Bitcoin Drops for Third Straight Day as Dollar Hits 21-Month High, US Wages Eyed

A continued uptick in wages would imply more inflation and strengthen the case for rate hikes by the Fed.

AccessTimeIconMar 4, 2022 at 8:58 a.m. UTC
Updated May 11, 2023 at 4:38 p.m. UTC

Bitcoin (BTC) fell for the third straight day on Friday as lingering geopolitical tensions and rising oil prices pushed the U.S. dollar higher.

The leading cryptocurrency by market value was trading at $41,400 during the early European session, representing a 2.5% drop on the day. Sellers regained dominance after the cryptocurrency failed to establish a foothold above $45,000 earlier this week.

"Asian desks and high frequencies are cutting exposure on BTC while long only funds in European are selling. Brokers are also selling on behalf of clients more than usual as sentiment leaning slightly more bearish at the moment," Laurent Kssis, a crypto exchange-traded fund (ETF) expert and director of CEC Capital, told CoinDesk in a Telegram chat.

The dollar index, which tracks the greenback's value against majors, jumped to 98.08, the highest since June 2020, according to a chart provided by TradingView.

The haven bid for the greenback strengthened during Asian hours triggered by a flight to safety as Russian forces started shelling Europe's largest nuclear power station in Ukraine. Asian stocks tanked to a 16-month low while oil remained in demand above $110 per barrel on both sides of the Atlantic.

Assets priced or traded in dollars typically drop when the dollar rises. According to Kevin Kelly, co-founder and global head of macro strategy at Delphi Digital, the greenback and bitcoin have a pretty inverse correlation.

"2017 was one of the worst years for the dollar, and that coincided with a huge run in bitcoin," Kelly said in the latest weekly analyst call. "We saw bitcoin run-up in early 2021. That was on the back of the dollar weakness."

The U.S. Labor Department's closely watched employment report is scheduled for release at 13:30 UTC (8:30 a.m. ET). The report is expected to show that average average hourly earnings rose another 0.5% in February, pushing the year-over-year gain to 5.8%, according to Bloomberg. The non-farm payrolls (NFP) figure is likely to show the economy added 415,000 jobs, pushing the unemployment rate down to 3.9% from 4%.

Focus on wage growth

While the NFP may grab headlines, the market is likely to move more on the wage growth represented by average hourly earnings.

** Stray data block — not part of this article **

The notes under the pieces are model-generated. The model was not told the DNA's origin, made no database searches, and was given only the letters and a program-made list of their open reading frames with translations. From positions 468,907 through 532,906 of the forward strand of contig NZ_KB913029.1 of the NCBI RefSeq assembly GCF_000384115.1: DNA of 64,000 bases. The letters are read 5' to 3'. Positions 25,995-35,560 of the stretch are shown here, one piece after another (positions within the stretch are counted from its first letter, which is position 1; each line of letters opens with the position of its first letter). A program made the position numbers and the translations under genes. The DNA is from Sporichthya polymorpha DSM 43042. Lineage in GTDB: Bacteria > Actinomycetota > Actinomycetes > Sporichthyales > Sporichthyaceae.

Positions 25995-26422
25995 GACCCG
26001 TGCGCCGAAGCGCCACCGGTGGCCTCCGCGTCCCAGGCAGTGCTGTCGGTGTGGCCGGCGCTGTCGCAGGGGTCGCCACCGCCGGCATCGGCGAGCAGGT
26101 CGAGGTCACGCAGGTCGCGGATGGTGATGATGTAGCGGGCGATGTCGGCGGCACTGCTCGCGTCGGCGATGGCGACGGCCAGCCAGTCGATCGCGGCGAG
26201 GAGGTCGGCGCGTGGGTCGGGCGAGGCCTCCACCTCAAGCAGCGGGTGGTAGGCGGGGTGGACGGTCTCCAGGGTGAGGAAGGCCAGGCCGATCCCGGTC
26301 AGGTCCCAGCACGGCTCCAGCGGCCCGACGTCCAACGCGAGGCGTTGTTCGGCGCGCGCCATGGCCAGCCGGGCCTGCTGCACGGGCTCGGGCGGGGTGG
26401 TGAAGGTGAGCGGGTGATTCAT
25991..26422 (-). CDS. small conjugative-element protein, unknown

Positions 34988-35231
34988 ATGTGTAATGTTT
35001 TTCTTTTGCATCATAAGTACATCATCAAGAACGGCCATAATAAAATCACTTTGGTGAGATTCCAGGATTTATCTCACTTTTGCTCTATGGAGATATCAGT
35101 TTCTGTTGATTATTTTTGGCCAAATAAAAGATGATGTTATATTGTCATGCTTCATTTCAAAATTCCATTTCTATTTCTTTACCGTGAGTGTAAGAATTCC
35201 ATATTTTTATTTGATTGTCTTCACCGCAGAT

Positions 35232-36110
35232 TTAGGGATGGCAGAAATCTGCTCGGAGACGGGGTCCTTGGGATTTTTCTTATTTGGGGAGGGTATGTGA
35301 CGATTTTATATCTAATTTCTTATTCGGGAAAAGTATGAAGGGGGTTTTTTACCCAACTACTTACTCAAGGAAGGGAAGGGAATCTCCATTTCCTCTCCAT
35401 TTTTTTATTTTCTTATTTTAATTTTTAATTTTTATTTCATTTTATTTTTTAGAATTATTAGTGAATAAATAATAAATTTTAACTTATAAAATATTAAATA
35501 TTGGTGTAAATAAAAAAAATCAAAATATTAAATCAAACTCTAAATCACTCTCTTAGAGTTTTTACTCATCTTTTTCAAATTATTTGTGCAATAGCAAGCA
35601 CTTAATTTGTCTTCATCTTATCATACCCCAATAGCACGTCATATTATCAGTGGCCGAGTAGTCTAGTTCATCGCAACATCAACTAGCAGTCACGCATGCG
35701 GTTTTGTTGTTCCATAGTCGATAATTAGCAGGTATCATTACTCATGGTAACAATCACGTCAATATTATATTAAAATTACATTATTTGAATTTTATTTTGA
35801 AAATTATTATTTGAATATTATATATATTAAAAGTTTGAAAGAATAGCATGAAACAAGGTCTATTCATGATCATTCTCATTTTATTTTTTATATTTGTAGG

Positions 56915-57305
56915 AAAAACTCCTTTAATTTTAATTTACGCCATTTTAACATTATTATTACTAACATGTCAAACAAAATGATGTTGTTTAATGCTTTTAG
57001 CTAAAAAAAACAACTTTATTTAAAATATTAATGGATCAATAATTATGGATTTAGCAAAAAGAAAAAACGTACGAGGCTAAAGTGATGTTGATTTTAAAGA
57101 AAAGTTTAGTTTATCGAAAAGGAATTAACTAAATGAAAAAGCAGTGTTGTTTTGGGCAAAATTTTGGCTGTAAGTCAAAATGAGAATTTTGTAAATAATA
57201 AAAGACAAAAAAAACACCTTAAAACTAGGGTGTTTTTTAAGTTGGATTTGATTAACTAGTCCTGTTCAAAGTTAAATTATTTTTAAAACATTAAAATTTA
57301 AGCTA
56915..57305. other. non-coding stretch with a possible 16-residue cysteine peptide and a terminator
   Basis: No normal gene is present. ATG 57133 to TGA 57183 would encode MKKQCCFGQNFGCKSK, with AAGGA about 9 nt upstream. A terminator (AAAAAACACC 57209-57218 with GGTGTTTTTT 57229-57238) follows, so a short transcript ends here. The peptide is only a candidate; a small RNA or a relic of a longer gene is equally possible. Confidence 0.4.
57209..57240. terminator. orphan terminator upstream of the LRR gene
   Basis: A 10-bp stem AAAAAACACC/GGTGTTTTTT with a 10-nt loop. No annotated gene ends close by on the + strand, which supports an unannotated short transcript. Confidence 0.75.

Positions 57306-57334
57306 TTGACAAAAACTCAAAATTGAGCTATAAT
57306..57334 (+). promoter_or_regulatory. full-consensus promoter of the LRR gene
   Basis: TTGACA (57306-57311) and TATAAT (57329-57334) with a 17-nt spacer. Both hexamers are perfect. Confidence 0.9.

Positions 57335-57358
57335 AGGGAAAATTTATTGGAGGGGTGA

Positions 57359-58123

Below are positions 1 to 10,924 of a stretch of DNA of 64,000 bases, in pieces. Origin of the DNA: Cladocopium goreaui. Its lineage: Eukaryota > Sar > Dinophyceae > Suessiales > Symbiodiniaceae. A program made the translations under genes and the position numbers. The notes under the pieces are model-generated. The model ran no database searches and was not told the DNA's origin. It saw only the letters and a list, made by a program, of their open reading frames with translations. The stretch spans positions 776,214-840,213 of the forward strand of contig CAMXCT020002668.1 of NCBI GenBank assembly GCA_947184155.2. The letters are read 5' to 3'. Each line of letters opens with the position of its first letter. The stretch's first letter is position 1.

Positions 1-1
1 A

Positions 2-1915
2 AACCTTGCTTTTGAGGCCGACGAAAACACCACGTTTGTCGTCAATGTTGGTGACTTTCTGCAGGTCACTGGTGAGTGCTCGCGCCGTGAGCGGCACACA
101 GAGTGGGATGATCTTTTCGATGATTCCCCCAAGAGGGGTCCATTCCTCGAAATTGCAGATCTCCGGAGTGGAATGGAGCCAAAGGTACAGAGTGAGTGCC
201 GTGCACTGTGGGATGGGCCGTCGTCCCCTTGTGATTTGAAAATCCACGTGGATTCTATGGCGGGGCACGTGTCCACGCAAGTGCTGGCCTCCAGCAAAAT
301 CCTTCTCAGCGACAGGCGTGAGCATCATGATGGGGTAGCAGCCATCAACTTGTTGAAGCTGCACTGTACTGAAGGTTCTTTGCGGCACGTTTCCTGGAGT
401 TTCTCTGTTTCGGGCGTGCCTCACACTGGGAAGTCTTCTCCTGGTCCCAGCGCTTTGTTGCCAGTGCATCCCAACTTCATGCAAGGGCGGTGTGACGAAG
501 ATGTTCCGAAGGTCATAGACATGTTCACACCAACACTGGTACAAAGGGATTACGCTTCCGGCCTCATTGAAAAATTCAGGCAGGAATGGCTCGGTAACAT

An above-forecast wage growth may bolster inflation worries, validating the U.S. Federal Reserve's hawkish stance. The dollar may find more buyers in that case, possibly bringing selling pressure to asset prices, including bitcoin.

According to macroeconomic theory, an uptick in wages can push up inflation. As wages rise, employers pass on the increase in labor cost to the final consumer, resulting in an uptick in the general price level in the economy. Workers demand higher wages in response, setting a vicious cycle of wage-push inflation in motion.

In recent months, the Fed has changed its stance to controlling price pressures from the dual mandate of price stability and maximum employment. U.S. inflation at the consumer level has risen to a four-decade with the ongoing Russia-Ukraine military conflict is likely to put further upward pressure on the general price levels.

On Thursday, Fed Chair Jerome Powell told lawmakers that the central bank is poised to raise rates by 25 basis points later this month and that they are prepared to do whatever it takes to control inflation, even at the expense of the economy, according to The New York Times. Markets expect the central bank to deliver five quarter percentage point rate hikes within the year.

Edit (9:19 UTC): Adds comment from Laurent Kssis, director of CEC Capital.


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Omkar Godbole

Omkar Godbole is a Co-Managing Editor on CoinDesk's Markets team.

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